The duo had other hits in Spain such as Sevilla tiene un color especial or Se te nota en la mirada, but outside of Spain they are considered one-hit wonders. Not that at the age of 73, this ruffles their feathers. As Romero points out, “becoming number one on five continents is tremendously difficult. It’s not the norm. Just as Spain has only won the World Cup once, we have fortunately been able to be the world champions in terms of music. We are always being asked when we are going to compose another Macarena, to which we reply that we have already done it. Let others have a go. What we have to do now is to live and enjoy ourselves.”

While it is the anniversary of the song’s remix, it is worth remembering that the original was released on the duo’s 1993 album A mí me gusta. The catchy lyrics came to Romero when he and Ruiz were invited to a party at the end of 1992 by the businessman Gustavo Cisneros in Caracas, Venezuela, where they rubbed shoulders with the Venezuelan president at the time, Carlos Andrés Pérez, and a local flamenco dancer named Diana Patricia Cubillán Herrera.

“The young woman [Patricia Cubillán] started dancing and I told her: ‘Dale a tu cuerpo alegría, Magdalena, que tu cuerpo es pa’ darle alegría y cosa buena’ – put some joy in your body Magdalena, as your body is made to be given joy and good things.’ That’s what inspired me to write it,” says Romero. “But since I have a daughter named Esperanza Macarena, I decided to change Magdalena to Macarena.”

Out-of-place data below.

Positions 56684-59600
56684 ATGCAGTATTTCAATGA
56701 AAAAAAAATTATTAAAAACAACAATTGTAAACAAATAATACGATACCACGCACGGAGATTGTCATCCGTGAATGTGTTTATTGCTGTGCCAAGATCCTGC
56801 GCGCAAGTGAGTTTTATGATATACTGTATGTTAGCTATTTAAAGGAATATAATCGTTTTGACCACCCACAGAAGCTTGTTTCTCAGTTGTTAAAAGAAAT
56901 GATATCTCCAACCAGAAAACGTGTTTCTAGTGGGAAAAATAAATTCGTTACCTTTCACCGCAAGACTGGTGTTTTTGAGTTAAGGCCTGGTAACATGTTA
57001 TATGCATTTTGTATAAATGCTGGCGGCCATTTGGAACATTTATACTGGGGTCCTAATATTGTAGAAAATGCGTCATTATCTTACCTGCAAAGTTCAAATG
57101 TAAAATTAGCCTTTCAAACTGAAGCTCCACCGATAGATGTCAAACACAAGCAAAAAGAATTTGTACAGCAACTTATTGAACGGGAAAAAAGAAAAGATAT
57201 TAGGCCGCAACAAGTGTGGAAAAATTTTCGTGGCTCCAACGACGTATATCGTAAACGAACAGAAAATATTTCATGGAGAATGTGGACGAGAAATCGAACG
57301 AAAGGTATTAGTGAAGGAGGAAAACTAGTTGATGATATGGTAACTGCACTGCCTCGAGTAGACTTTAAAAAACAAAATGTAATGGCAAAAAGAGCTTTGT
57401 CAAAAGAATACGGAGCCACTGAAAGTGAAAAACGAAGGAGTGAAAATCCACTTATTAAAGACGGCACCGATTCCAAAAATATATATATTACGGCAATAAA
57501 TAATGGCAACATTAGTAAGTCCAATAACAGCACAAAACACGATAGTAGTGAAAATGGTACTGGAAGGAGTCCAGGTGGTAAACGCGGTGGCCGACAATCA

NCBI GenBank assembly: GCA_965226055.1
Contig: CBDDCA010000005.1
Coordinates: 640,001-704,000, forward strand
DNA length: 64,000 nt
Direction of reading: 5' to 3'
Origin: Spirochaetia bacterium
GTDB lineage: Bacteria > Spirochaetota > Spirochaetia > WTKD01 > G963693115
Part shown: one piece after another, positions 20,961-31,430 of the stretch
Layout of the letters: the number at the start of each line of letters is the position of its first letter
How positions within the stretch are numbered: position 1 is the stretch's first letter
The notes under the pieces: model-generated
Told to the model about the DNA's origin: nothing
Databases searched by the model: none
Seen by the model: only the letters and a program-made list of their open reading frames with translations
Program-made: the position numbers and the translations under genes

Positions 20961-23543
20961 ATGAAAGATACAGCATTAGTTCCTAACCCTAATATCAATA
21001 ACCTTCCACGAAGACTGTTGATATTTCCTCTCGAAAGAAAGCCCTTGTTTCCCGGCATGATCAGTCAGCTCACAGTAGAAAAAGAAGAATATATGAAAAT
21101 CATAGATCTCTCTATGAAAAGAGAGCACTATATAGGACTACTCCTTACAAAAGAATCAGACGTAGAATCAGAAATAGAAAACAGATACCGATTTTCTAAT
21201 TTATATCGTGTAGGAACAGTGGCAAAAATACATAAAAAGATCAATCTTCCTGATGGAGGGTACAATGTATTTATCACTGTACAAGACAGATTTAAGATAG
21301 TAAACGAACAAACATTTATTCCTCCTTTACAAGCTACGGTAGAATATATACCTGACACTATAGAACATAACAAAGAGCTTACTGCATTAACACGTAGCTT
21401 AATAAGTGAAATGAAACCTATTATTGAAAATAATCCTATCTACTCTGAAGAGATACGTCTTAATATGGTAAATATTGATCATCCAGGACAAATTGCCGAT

According to Ruiz, “She [Patricia Cubillán] has done very well out of it because, being our muse, she has been able to tell everyone that she is the real Macarena. Far from hiding her identity, we have been very open about it. We think it’s great that she has taken advantage of what happened that day to open her own dance school and get a role in a soap opera. It brings back some wonderful memories. We just hope she is doing well in Venezuela because she and her family are a delight.”

Another remix was done in the 1990s by the Spanish duo Fangoria, comprised of Alaska and Nacho Canut, before the song’s US success. They claimed they were due money and took the matter through the courts as far as Strasbourg. “When Macarena hit the big time, everyone wanted to get on board,” says Ruiz. Decades later, the Fangoria issue continues to be one they prefer not to discuss. Meanwhile, Alaska had this to say in a 2013 Vanity Fair interview: “Macarena triumphed in Spain in 1993. As Fangoria, we did a remix and that remix triumphed again in Spain. Then in Miami, suddenly, they used our remix and added some vocals. It’s not that it was a whole other remix; it was ours! That went to the European courts, but it was thrown out, so there’s nothing to be done.”